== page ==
I read Why Men Hate Going to Church by David Murrow in February. It’s now April, and I’m finally reviewing this book. Besides my usual procrastination, there is a reason for my delay: this book is worth thinking about.
I was skeptical at first. I expected this to be nothing but gender stereotyping and excuse-making. Murrow does rely a bit heavily on gender-based stereotypes, but he didn’t miss the point. Everything we do communicates something, regardless of our intent. If our building is messy, it communicates to a guest that we might not care about the facilities, that we don’t take care of things, or that we don’t have the time or resources to devote to cleaning. The real reason might have been that the janitor got sick and we didn’t find a replacement, but that’s not what is communicated.
Murrow suggests that the typical church communicates almost exclusively feminine values. When the Bible presents two counter-balancing ideas, the church has a bias towards the feminine. Which gets more pulpit time? The lion of the tribe of Judah or the lamb of God? Does our average song service communicate that Jesus is a conquering king or a compassionate friend? Murrow includes a “man-friendliness” test online. One of his questions is, “If you replaced ‘Jesus’ with any other name, how many of your songs last Sunday could be a top-40 pop love song?” It’s not hard to imagine how this affects men.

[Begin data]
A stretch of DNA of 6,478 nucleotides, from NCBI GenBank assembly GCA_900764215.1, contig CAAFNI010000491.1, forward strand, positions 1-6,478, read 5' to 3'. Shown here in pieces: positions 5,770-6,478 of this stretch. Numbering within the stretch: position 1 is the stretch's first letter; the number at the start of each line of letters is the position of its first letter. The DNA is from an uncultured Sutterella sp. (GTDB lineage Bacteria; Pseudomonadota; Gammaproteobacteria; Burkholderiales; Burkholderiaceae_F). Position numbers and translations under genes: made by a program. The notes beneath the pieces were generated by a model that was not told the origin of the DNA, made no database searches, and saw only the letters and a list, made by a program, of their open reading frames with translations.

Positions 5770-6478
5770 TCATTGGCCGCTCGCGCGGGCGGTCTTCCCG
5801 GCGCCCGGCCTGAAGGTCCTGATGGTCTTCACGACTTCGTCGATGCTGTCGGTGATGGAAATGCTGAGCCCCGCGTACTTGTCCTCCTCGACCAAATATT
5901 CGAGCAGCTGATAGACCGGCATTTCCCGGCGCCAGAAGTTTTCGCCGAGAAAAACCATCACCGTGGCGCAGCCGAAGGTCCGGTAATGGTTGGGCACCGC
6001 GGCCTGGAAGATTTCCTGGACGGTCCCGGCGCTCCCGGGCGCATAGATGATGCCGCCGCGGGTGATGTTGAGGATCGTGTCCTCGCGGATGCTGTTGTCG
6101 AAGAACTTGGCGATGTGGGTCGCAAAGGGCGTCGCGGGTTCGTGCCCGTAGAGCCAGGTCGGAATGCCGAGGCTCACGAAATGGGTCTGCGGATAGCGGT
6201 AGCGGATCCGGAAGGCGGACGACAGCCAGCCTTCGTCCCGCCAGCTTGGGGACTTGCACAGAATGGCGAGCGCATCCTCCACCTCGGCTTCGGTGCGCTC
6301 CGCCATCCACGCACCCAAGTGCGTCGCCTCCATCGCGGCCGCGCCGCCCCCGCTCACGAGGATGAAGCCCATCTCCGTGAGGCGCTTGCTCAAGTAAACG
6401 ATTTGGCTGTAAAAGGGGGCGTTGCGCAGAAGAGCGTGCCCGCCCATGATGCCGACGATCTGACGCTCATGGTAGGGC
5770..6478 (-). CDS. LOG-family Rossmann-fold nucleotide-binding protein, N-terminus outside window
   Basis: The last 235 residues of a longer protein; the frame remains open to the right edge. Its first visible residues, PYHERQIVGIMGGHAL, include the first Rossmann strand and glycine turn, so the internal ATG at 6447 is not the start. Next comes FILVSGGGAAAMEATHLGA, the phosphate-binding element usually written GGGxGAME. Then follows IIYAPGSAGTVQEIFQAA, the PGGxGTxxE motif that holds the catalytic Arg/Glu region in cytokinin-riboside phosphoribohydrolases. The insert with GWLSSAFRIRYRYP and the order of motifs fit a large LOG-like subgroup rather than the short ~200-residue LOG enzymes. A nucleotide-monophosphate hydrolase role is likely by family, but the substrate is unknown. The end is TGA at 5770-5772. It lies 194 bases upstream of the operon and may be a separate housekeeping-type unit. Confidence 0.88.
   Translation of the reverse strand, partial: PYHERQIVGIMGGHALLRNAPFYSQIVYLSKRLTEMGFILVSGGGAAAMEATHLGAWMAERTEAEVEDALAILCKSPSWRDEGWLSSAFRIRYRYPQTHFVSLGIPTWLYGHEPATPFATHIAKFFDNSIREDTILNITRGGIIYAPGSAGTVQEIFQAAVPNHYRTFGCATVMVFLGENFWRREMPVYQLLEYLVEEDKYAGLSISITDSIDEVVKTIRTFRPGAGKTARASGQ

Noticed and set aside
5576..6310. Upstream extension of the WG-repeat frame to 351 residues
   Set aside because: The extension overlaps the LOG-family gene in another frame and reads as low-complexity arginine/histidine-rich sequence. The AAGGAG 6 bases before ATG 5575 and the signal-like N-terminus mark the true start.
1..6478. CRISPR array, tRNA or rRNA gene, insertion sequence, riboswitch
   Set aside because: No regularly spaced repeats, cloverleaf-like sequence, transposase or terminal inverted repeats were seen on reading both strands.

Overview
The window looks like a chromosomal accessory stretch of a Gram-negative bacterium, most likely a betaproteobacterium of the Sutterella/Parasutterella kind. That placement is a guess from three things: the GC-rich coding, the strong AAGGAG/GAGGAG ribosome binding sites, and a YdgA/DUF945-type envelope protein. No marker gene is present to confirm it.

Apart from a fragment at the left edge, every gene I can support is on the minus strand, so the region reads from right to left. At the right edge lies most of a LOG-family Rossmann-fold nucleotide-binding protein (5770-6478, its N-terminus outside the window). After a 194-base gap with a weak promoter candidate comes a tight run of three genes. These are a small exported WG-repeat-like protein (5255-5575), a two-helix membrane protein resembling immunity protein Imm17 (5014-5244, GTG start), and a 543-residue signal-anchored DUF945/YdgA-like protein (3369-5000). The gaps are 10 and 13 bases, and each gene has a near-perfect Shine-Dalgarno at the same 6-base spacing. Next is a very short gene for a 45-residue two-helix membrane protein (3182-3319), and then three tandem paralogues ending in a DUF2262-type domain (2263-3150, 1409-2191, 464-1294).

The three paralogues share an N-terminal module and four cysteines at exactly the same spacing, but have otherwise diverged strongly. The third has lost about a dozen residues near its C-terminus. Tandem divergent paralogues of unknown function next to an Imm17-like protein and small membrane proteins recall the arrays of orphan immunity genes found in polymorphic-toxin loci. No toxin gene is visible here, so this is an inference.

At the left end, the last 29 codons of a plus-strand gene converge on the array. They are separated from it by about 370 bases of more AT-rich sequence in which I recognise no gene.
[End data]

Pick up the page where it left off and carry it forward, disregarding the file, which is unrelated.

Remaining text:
This book is absolutely worth your time. It will help you evaluate the tendencies of your congregation to skew towards the feminine at the expense of your men.